There are real physiological changes associated with age: the fast-twitch muscles that give speed and power decline significantly, plus there’s “declining VO2 max, reduced strength, increased body fat, reduced lactic acid clearance, declining bone density and more” (Richard A. Lovett, “The Science of Aging and Running,” Running Times, November 2009. http://runningtimes.com/Print.aspx?articleID=17947). But in my case, with age also comes enough wisdom to research the facts and modify my training in a practical way.
I’ve always been focused on becoming Faster, Higher, Stronger, etc. However, as I’ve begun to accept that I may not be as naturally fast as I once was, I have to assess pragmatically what I should focus on. I now think strategically about optimizing my particular strengths and developing new ones, doing what I can to minimize weaknesses, and recognizing the difference between productive aches and injuring myself. Visualization can be a great tool for athletes, but my problem lately has been that I keep imagining myself doing things that my aging body contradicts. I’m still working out how to reconcile the optimism of visualization with the reality of corporeal limits, but I think the answer may lie in self-awareness.
Okay, so my fast-twitch muscles are disappearing. Other strengths have emerged that I never had before: endurance, for one. I used to be a sprinter, with all power and no stamina, but somewhere along the line I developed a capacity and a taste for the long haul. My viewpoint has also emerged from a tunnel to encompass much more, and I’m more self-directed because I’m taking responsibility for finding the right way for me to train. There’s value in these skills; they’re just different.
Find the right role for you
When I started derby, I assumed I’d be a jammer. My mental self-image was still of a fast, agile, and offensive-minded athlete. But something hadn’t yet sunk in: I’m getting old. I still jam when needed, but I’m learning to love the craft of defense and the synergy of teamwork, and I’ve become a strategy nerd. I crunch numbers as well as abs. I’m seeing patterns and potential plays on the track (the bigger picture?) that I was totally unaware of when I wore the jammer blinders. Over this past year, my team has really been learning to work together, and I’ve contributed to that. I’m not in this sport for the glory, so I’m okay with being the kind of player that most fans won’t notice. My coaches and teammates know — and the statistics bear out — that there is a unique role for me, even if it’s beneath the radar.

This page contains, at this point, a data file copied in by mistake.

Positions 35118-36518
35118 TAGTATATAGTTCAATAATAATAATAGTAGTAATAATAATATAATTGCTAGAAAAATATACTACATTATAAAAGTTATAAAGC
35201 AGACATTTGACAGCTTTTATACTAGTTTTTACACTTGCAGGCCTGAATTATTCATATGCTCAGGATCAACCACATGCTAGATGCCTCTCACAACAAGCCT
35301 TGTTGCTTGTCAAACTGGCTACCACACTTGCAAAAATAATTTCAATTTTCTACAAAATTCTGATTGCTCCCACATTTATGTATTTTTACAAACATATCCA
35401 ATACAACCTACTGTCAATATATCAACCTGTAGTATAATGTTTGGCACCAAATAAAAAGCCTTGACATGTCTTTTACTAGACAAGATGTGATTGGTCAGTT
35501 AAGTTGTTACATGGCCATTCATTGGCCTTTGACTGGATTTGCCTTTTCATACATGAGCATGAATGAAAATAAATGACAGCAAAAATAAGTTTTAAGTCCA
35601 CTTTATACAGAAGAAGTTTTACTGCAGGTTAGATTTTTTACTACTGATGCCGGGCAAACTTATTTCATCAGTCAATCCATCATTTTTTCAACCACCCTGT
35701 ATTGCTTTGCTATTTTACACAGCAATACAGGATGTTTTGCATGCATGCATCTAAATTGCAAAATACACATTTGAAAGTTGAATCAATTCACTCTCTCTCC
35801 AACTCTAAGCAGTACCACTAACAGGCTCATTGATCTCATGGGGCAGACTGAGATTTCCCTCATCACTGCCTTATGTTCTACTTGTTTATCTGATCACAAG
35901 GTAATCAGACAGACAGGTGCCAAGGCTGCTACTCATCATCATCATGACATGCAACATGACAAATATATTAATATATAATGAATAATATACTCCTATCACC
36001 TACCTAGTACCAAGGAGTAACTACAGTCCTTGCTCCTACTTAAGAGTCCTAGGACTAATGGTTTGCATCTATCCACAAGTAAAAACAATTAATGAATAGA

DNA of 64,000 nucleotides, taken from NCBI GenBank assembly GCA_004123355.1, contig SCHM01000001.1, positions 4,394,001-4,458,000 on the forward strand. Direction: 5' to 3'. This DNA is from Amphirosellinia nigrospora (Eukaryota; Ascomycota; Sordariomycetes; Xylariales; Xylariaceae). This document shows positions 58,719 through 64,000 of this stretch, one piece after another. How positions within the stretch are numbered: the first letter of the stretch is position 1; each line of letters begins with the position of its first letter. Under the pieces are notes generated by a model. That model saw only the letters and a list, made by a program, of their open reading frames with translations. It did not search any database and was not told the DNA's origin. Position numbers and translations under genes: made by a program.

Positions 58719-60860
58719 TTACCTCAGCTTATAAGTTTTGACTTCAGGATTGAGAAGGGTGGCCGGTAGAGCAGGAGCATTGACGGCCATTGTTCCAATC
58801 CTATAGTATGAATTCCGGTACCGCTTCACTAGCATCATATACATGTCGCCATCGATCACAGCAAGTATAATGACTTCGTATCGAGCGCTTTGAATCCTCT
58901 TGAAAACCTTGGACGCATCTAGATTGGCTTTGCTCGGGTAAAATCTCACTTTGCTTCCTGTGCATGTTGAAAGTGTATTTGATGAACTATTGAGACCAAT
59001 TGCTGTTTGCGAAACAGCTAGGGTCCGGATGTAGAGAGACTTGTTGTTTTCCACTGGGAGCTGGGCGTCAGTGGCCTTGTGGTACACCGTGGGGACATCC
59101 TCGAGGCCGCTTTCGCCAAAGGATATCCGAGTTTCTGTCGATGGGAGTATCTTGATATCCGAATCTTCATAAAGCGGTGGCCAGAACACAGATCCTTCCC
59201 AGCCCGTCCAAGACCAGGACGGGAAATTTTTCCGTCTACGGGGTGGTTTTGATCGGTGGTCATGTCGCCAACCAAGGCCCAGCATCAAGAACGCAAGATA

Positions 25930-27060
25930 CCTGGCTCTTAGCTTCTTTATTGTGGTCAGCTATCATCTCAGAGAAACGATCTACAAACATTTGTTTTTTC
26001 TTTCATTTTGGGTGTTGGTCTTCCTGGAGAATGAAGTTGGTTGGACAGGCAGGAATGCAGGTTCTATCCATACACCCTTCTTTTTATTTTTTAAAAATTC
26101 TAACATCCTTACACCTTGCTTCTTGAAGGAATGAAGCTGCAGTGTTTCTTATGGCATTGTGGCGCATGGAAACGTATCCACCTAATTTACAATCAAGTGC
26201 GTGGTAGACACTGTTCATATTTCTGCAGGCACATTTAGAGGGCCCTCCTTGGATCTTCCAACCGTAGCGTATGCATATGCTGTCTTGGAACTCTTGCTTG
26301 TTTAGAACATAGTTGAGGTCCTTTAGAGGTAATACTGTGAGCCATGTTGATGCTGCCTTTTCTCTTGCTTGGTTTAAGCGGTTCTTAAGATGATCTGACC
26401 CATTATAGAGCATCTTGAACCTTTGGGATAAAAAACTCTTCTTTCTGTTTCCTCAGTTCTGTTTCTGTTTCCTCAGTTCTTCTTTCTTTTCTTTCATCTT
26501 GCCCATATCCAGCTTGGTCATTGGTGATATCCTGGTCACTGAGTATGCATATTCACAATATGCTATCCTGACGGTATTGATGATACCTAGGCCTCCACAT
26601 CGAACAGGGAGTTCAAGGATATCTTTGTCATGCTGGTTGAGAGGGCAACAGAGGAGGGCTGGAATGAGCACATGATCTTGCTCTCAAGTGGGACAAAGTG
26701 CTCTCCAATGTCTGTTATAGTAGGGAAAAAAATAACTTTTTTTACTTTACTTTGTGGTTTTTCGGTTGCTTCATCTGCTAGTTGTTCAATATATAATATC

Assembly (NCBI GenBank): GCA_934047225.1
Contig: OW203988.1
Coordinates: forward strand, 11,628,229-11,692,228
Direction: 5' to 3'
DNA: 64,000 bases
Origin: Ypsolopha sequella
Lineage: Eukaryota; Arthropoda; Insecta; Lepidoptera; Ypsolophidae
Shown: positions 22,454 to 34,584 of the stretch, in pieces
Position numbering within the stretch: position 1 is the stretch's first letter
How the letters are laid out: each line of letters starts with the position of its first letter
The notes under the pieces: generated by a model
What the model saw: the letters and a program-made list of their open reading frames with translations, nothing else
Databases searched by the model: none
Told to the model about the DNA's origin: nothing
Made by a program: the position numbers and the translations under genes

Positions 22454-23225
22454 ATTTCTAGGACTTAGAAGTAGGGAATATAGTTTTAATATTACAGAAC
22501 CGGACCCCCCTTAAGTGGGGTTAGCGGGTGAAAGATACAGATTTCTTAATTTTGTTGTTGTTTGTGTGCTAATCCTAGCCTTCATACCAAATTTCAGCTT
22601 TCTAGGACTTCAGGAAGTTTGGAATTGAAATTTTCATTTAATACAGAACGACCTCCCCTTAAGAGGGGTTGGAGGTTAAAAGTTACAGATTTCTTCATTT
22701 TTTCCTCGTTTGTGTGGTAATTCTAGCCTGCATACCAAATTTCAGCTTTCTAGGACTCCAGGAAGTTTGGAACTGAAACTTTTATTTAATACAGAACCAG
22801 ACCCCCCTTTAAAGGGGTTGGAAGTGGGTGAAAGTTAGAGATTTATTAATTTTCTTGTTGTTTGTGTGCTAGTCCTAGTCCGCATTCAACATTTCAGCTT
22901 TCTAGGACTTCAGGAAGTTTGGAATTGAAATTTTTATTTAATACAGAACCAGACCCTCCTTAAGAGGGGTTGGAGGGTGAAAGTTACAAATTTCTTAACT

Trust your experience
I’ve played sports all my life, some quite competitively. Sometimes I feel a kind of instinctive knowledge, accumulated through years of being in competitive situations, kick in. My body knows how to bear down in a crunch, remembers how to find my reserves. I think practice and experience not only build muscle memory, they must also build strategic instincts and a kind of mental strength.
Patience and maturity
— Two more characteristics I didn’t have before. I’m not sure where they came from, but one day I realized that I was a de facto leader on my team, one of the people others looked to for constancy and stability. I may not be the fastest, but my team knows that I’ll be there for them. And realistically, as much as I agonize over my performance, I do know that I’m doing pretty okay for an Ancient One. I may be better at rational self-assessment than I ever was.
Grace and humility
I realize I am not aging easily, but I am trying to find new ways for me to be an athlete. Yes, I wish I could be young again. I wish this amazing sport had existed in my physical prime. I realize that I’m not on the path to the Olympics. Still, I am going to forgive myself for having limits.
Carpe diem, but have an exit plan
I love roller derby, but this is probably my last year playing. Fate willing, I hope this time next year to be part of my league’s first team to go to regional playoffs. This sport, which is on an accelerated evolutionary path that has barely even started recruiting hockey players or training youth, is going to pass me by before long. So I’ve already started looking around for my next sport, to soften my eventual retirement from this one. I’m not just going to let that river of time take me where it will. If you know of a sport that welcomes wily old folk who can throw a hipcheck, hit me up.
Terminal City Rollergirls All-Stars (now retired)